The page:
Background Sentinel lymph node (SLN) biopsy is increasingly used in endometrial cancer staging; however, success of the technique is variable, and the learning curve needs to be better understood. Success is defined as identification of a SLN specimen containing nodal tissue in bilateral hemi-pelvises.
Objective To assess the learning curve of surgeons at an academic institution in performing successful SLN mapping and biopsy during robotic staging for endometrial cancer.
Methods After institutional review board approval, patients who underwent staging with robotic SLN mapping using indocyanine green at a single academic program between July 2012 and December 2017 were identified. Demographic, pathologic, and surgical data were retrospectively collected from the medical records. Descriptive and comparative statistics were performed. Surgeon rates of successful bilateral SLN mapping and removal of lymphoid-containing SLN specimens were compared. A logistic model was used to analyze the probability of successful SLN mapping and removal of lymph node-containing tissue with increasing number of procedures performed.
Results Three hundred and seventeen patients met the eligibility criteria. Most had early-stage, low-grade endometrial cancer. A total of 194 (61%) patients had successful bilateral mapping. Among seven surgeons, a plateau in rates of successful bilateral mapping was achieved after 40 cases. No linear correlation was seen between the number of surgeries performed and the rate of removal of lymph node-containing tissue among surgeons. Each additional 10 procedures performed was associated with a 5% and an 11% increase in the odds of successful SLN mapping and removal of lymph node-containing tissue, respectively.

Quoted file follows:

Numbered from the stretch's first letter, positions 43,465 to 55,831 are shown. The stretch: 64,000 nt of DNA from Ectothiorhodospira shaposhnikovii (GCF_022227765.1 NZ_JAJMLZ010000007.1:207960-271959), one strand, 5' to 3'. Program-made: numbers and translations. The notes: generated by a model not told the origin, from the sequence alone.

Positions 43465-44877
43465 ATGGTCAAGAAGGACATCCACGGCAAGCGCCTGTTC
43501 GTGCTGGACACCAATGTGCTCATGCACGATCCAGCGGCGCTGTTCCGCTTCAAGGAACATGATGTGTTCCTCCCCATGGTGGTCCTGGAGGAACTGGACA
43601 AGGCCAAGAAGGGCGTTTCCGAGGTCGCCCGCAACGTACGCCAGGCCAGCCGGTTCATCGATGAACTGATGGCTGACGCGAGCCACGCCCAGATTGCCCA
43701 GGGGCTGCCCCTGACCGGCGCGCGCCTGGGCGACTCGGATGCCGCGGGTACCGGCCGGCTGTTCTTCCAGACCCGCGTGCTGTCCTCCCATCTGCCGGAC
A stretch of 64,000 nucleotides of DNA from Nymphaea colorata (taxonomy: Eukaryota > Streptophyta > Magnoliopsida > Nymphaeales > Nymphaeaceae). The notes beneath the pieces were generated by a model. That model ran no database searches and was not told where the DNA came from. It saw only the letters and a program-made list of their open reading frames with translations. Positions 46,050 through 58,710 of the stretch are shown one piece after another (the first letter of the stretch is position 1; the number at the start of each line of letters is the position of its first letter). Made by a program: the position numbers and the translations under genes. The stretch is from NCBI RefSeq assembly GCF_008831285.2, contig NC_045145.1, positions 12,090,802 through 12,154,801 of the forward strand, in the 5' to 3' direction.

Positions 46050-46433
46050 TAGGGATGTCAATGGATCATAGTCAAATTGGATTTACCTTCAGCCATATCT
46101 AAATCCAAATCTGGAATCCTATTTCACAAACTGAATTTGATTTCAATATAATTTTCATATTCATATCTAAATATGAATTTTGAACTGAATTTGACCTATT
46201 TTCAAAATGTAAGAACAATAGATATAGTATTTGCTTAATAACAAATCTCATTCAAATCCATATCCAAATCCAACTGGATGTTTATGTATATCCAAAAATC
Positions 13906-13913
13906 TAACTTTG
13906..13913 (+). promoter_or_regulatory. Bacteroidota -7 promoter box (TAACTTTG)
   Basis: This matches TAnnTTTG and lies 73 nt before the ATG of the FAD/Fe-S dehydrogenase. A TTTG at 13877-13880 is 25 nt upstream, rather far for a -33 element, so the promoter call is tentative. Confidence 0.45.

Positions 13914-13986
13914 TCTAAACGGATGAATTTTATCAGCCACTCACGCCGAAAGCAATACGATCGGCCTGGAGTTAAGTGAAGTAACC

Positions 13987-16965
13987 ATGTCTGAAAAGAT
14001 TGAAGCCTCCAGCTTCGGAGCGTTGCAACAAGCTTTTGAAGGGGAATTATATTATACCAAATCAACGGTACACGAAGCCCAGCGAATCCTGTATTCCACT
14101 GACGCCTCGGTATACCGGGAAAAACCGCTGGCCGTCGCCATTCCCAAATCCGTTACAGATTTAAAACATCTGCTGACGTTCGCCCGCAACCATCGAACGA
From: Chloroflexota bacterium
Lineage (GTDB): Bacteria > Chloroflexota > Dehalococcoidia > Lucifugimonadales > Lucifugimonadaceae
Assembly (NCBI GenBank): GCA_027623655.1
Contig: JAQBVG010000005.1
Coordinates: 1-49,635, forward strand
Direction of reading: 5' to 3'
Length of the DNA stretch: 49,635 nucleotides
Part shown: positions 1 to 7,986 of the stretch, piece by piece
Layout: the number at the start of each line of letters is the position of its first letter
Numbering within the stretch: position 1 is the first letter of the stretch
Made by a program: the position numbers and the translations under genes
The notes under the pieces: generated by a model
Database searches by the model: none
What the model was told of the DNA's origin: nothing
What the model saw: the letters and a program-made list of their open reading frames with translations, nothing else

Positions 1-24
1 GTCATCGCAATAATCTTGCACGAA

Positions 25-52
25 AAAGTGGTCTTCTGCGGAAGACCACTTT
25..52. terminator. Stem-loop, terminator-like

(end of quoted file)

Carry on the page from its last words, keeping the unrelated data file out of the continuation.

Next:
Discussion The successful removal of lymph node-containing specimens appears to be a surgeon-specific phenomenon. The plateau of the learning curve for successful bilateral mapping seems to be reached at around 40 cases. These first 40 cases offer a time for auditing of individual rates of SLN mapping and removal to identify surgeons who may benefit from procedure-specific remediation.
- sentinel lymph node
- surgical procedures, operative
- uterine cancer
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Editor's note This paper will feature in a special issue on sentinel lymph node mapping in 2020.
Contributors KT and ER contributed to the conceptualization of the study. KT contributed to data collection. Data analysis and interpretation was done by KT, AI and ER. Figure and table creation was done by KT, AI, and ER. All authors were involved in the writing or review of the manuscript and approved the final manuscript.
Funding The authors have not declared a specific grant for this research from any funding agency in the public, commercial or not-for-profit sectors.
Competing interests None declared.
Patient consent for publication Not required.
Ethics approval Institutional Review Board at the University of North Carolina, study #19-1138, reference ID 245813.
Provenance and peer review Commissioned; externally peer reviewed.
Data availability statement Data are available upon reasonable request.
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